The views of individuals and organisations regarding social media range from apprehension, uncertainty, opportunity to risk. Whatever your view is, you probably have several examples to support your position.
It is not uncommon for an organisation to start out seeking to exploit the opportunities in social media. A couple of unsavoury experiences later and they are ready to give it all up. What frequently starts as a love relationship may soon become one of suspicion or hate. At this point, it becomes a frustrating experience for all parties – the decision makers (within organisations), the marketing communications teams (responsible for managing the brand’s engagement on social networking platforms) as well as its customers. For some organisations (like the public institution I mentioned earlier), it may become an “us versus them” mentality.
This is not how the script was meant to play out. Typically, in scene one, the brand signs up on social networks. In scene two, the customer is thrilled that brand has finally adopted social media. During scene three, the honeymoon begins, as the brand and the customer appear to be getting along. Scene four reveals that cracks are beginning to emerge. These test the resolve of both parties. In scene five – efforts at mending the cracks become inadequate. This is the stage for buck-passing and name-calling. More often than not, one or more of the parties reduce the amount of investments (effort, time, money, etc) they put into this relationship.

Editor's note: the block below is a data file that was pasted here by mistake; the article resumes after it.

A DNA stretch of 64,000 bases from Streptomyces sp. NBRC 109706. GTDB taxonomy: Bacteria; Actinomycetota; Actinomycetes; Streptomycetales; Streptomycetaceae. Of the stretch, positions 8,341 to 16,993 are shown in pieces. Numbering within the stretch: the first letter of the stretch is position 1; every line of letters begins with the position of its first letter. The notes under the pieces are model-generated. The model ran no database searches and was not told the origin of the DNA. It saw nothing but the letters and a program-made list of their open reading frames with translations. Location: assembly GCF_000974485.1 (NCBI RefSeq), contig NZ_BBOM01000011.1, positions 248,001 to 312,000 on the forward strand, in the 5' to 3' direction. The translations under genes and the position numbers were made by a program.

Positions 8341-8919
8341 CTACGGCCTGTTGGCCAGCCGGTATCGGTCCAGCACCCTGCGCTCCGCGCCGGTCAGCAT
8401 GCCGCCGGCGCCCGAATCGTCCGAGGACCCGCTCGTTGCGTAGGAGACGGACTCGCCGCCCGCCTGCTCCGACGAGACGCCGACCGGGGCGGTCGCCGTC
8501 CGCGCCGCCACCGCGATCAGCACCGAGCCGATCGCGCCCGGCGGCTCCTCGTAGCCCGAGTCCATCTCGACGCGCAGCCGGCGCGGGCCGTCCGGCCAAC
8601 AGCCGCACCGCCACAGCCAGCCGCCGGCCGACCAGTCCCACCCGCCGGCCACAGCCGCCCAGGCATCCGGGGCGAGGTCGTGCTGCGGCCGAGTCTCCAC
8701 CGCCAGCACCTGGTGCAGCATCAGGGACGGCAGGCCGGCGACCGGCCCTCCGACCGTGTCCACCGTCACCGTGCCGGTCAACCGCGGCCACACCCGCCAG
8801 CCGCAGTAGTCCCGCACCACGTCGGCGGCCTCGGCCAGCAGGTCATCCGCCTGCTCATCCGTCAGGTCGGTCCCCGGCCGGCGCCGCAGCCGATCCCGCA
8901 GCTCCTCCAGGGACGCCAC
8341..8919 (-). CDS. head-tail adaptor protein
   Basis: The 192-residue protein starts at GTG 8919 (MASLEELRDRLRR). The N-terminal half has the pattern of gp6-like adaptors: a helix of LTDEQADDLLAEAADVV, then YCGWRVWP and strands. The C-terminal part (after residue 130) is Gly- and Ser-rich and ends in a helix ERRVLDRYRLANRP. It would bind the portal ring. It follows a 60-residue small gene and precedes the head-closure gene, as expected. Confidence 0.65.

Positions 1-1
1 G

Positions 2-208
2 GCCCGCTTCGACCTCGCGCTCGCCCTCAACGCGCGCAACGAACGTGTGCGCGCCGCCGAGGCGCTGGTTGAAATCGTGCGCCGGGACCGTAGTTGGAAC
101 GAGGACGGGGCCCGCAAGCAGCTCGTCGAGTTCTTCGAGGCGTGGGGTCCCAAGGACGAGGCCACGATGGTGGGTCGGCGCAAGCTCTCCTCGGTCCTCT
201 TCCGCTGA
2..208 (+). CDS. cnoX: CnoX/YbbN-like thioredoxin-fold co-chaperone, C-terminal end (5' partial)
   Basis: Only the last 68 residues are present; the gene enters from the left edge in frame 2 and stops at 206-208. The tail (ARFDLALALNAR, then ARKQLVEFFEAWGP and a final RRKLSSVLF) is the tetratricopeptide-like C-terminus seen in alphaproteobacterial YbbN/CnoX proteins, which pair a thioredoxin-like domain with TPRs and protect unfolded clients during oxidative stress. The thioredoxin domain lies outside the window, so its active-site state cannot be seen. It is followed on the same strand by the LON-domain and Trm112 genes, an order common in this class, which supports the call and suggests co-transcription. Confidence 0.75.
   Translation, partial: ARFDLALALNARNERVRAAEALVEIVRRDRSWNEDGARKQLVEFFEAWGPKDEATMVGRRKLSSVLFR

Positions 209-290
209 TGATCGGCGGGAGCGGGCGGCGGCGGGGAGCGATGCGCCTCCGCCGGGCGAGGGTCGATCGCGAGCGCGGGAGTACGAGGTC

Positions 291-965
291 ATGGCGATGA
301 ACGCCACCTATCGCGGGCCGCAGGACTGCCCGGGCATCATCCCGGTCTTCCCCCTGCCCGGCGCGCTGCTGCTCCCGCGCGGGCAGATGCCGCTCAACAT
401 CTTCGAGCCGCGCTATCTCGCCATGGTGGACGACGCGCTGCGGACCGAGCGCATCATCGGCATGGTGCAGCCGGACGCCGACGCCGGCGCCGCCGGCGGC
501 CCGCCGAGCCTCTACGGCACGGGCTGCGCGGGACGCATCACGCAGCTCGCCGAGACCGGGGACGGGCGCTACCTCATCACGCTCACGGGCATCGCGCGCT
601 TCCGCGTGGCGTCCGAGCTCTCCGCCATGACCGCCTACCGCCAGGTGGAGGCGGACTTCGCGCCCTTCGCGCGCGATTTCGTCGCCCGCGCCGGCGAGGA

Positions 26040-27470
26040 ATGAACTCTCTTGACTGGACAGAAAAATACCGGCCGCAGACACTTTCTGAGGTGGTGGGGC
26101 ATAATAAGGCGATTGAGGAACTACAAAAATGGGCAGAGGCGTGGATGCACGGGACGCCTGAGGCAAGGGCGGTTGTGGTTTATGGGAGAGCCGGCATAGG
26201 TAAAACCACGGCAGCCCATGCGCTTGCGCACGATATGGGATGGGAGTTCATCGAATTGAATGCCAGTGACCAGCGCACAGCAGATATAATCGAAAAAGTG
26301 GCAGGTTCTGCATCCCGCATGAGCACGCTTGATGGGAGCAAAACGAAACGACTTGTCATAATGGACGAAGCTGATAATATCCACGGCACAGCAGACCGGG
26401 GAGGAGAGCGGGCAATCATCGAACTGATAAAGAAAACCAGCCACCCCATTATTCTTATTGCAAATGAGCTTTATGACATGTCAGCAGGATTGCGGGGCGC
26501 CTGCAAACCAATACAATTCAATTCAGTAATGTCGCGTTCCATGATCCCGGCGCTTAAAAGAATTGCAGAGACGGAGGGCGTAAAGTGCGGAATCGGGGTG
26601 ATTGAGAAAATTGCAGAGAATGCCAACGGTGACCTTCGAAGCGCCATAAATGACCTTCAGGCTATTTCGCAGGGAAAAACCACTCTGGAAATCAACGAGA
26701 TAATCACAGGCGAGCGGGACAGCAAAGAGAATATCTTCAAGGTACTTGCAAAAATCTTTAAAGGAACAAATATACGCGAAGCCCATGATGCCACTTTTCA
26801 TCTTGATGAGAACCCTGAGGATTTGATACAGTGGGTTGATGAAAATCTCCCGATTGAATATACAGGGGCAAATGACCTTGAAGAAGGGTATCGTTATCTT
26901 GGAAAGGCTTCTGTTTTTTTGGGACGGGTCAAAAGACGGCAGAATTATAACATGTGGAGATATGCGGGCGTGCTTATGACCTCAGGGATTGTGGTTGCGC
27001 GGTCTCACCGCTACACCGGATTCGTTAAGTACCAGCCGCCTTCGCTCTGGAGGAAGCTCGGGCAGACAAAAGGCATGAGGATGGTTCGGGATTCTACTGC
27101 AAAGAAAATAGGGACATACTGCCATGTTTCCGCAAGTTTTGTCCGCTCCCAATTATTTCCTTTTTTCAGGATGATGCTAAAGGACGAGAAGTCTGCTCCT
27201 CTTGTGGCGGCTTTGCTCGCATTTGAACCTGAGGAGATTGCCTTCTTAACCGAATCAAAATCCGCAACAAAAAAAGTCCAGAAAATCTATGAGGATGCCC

How to overcome social media resistance?
The following is an approach organisations can take to overcome the resistance people may have to the brand on social media.
Identify the root causes of resistance
Sometimes resistance to a brand on social media can be attributed to a lack of trust. Mistrust can arise from a history of failed promises or persistent service failures. The inability of a brand to bridge the promise-expectation gap may inadvertently alienate even its early advocates on social networking sites. There are brands whose turnaround time for resolving customer complaints on their social media pages is significantly faster than the time taken to resolve the same issue through their non-digital channels. This is a frequent source of disconnect as it creates varying service delivery standards for different channels owned by the same organisation. Not every customer would take to social media to resolve issues with a brand. It is up to the brand to treat every transaction with each customer with the utmost diligence it deserves irrespective of the channel the customer uses.
Break the silos – involve other stakeholders
This is a good time to share your findings with those who are directly connected to the challenges and/or the solutions. The making of a social brand is everyone’s business in that organisation. Their input is invaluable in creating and sustaining the efforts at rebuilding the brand’s equity on social networks.
Create a plan